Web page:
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At the moment I am looking at a very odd email. I feel as if it is one of those "You won a million dollars!" letters you get in the mail... Apparently a scout discovered my work and is offering me a full-time/freelance position with his marketing company (as an illustrator). The email is very professional, his website looks even more so...but he mentions how I would be required to test for this position by doing sample work.
I've never had to do a small project to get a job before, so I'm curious how typical this is. Is it normal to have to do a small sample job just to qualify for a position? This is my first time seeing such a thing.
My work: [link]
Well, it does sound a bit unusual, but not necessarily a scam. Unpaid testing for small, freelance gigs is frowned upon... but it's actually pretty standard for fulltime, long-term positions.
If you really like the job, I'd suggest getting something in writing if possible, going ahead with the test, and protecting any IP material you come up with in the process. Worst thing that happens is you waste a couple hours of your time... not the end of the world and, well... you win some, you lose some. On the other hand, it may turn out to be well worth it and land you a steady, long-term job.
Or, perhaps you can even respond with something like: "I'm sure you'll understand, but I'm afraid I can't do unpaid tests. If you'd like to negotiate a fair rate for a paid test, I'd very much look forward to working with you"
Good luck either way and let us know how it turns out
If they solicted you, then why would they need a test?
@Mirana. Thats what I was thinking originally.
@ArmoredGorilla. Well I suppose it is worth a shot. Since the company's location is on the opposite coast from me, i doubt i will be able to be considered full-time unless they are OK with me being remote. I'll proceed with caution, but remain hopeful.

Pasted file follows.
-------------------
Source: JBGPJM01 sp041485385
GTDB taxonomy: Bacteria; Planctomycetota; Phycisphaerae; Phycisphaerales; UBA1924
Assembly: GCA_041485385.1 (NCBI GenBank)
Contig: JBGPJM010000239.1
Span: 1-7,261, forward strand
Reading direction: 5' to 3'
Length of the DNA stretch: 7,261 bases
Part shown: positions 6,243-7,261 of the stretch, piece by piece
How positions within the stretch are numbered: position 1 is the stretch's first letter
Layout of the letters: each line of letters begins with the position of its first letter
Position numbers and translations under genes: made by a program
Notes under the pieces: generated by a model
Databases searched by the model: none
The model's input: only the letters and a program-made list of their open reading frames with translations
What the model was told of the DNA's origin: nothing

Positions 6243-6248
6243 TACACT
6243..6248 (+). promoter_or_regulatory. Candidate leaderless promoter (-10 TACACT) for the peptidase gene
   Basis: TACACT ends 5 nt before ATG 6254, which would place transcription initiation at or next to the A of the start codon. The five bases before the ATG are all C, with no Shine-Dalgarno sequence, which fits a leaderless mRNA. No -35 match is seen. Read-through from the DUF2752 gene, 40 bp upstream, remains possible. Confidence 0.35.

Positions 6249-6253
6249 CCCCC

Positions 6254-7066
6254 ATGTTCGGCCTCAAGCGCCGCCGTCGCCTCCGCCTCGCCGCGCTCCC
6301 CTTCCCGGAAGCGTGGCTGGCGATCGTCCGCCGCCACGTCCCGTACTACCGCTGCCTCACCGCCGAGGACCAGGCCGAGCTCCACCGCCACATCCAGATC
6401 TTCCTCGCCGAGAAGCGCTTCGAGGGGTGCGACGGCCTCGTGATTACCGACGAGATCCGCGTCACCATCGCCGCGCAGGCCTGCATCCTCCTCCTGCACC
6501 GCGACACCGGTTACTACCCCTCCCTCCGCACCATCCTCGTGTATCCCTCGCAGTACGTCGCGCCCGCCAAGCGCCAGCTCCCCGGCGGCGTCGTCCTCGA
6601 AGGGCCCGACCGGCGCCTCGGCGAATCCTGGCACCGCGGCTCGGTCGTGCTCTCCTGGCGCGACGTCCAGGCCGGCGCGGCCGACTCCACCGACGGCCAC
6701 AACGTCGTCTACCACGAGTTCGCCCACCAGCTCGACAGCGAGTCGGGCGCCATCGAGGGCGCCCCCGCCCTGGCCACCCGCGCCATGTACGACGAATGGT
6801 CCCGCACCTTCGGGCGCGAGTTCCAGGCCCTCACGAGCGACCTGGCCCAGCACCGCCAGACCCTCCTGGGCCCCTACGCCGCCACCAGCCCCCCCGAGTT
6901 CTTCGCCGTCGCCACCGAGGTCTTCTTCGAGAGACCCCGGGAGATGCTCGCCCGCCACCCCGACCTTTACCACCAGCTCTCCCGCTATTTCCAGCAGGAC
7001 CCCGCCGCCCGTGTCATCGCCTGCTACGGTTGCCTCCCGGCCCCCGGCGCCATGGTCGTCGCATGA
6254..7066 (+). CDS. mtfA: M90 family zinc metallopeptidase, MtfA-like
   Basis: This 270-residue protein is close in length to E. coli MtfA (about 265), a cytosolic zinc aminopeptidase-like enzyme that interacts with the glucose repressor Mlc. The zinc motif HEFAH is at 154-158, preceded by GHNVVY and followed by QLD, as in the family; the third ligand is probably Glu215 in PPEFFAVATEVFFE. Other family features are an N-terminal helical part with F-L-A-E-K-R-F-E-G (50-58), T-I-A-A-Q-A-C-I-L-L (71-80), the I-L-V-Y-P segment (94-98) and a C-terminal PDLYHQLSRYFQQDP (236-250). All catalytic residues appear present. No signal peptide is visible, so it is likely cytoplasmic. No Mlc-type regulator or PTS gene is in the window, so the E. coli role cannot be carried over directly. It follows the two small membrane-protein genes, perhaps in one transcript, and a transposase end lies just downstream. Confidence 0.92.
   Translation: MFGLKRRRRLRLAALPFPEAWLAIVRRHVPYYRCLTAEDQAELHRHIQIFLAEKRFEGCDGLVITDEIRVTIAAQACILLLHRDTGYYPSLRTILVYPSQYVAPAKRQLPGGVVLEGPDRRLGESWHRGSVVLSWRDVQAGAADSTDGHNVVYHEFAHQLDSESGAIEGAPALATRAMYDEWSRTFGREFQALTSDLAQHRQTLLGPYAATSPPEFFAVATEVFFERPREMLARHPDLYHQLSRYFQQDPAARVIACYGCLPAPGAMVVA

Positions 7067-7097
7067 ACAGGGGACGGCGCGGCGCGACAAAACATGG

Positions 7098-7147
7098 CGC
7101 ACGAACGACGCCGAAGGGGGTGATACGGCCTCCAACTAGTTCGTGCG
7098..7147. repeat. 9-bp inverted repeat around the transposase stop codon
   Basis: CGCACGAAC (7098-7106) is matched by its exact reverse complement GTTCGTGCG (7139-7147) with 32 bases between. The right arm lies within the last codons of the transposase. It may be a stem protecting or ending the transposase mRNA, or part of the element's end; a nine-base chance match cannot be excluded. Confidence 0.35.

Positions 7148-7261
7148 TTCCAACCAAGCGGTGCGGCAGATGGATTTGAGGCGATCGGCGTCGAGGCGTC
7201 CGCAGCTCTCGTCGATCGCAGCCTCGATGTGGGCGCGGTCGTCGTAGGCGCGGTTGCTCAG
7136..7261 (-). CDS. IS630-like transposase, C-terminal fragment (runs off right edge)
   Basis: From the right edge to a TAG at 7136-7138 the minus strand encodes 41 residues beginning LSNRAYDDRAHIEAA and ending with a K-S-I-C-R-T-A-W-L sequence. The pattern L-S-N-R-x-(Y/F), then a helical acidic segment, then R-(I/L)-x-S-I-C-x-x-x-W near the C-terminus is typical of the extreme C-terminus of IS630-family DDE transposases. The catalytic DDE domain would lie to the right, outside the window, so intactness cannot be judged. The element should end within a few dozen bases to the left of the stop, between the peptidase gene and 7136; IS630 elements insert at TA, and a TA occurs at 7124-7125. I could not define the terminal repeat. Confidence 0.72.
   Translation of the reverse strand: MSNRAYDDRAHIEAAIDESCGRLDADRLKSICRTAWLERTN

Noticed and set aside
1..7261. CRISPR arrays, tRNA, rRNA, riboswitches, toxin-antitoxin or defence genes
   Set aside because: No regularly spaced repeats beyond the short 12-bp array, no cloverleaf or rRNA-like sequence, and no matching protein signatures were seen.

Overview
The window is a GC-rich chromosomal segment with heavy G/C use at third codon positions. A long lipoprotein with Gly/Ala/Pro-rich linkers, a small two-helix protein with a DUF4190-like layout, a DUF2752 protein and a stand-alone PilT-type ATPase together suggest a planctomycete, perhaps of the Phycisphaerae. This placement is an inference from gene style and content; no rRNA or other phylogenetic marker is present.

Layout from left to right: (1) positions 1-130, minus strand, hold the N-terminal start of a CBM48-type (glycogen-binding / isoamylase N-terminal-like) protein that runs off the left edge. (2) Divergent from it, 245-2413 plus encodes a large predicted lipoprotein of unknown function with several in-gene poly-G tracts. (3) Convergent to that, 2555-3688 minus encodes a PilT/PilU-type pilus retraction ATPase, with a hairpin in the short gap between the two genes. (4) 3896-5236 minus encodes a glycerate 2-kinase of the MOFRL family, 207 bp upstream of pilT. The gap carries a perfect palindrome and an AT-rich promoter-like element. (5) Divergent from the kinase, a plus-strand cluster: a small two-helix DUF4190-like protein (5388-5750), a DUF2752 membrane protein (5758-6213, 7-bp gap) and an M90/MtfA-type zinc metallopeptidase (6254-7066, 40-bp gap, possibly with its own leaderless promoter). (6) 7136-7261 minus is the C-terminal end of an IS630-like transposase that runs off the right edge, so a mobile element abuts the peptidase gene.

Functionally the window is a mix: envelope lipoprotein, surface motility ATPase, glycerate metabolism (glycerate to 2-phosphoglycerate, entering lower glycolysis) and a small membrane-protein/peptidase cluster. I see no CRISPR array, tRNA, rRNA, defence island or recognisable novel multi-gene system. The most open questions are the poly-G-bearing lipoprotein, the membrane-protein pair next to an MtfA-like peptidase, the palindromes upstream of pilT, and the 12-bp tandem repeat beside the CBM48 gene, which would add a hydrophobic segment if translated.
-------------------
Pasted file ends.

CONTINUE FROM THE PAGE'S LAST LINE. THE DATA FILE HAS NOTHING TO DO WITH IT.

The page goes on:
My work: [link]
(We've made an alteration to our original posting.)
Our original posting was:
If they contacted you, you shouldn't have to do a test for them.
Our new posting is:
Do the test, and get the job. Or not get the job. But do let us know how it goes, so we all can benefit from your experience.
Last edited by One Girl's Dream; April 7th, 2008 at 06:54 PM.
If your portfolio is strong enough to contact you then they should already have a good idea of your skill level, but they may need to be reassured that you can tailor your work to their needs. If everything seemed otherwise legit I'd offer to do the sample with the understanding that participating was NOT in any ways giving them any rights to use the image unless I was paid after it was approved. Just because you do a sample doesn't mean you are going to give them the ability to use it free of charge. If they don't agree with that I'd run the other way.
Blue I'd be very careful here I don't know any legit companies who ask to test you after seeing and liking your portfoilo. If they came to you after seeing your work and liked it enough to contact you then why would they need a test image.
I mean from my experience you either have what the client wants or you don't.
Do the test, get the job..
This is a case where we are lightly threading the fine line between enthousiasm and paranoia. On the one hand, we want to make money doing art. On the other we don't want to be screwed by non-scrupulous individuals.
You have to understand why art tests were instigated in the first place: to mitigate the risk involved in hiring an artist.
So they are only justified when an employer actually occurs a risk. For exemple, MB give their potential employees art test. I guess it's quite safe to assume that MB invests in the training and well being of their staff so there is a risk. There also is a risk when a company hires a freelancer under retainer, when they give large amounts of money upfront on a contract and other similar situations.
Other situations where I could see a risk is when a portfolio is "too good to be true" the person shows sequentials, animations, illos of enviros, characters, creatures, still lives. Can they really do that or was there any cheating? I know it can be insulting to think they tink you cheat, but the good news is, they think your stuff is too awesome to come from all the same person.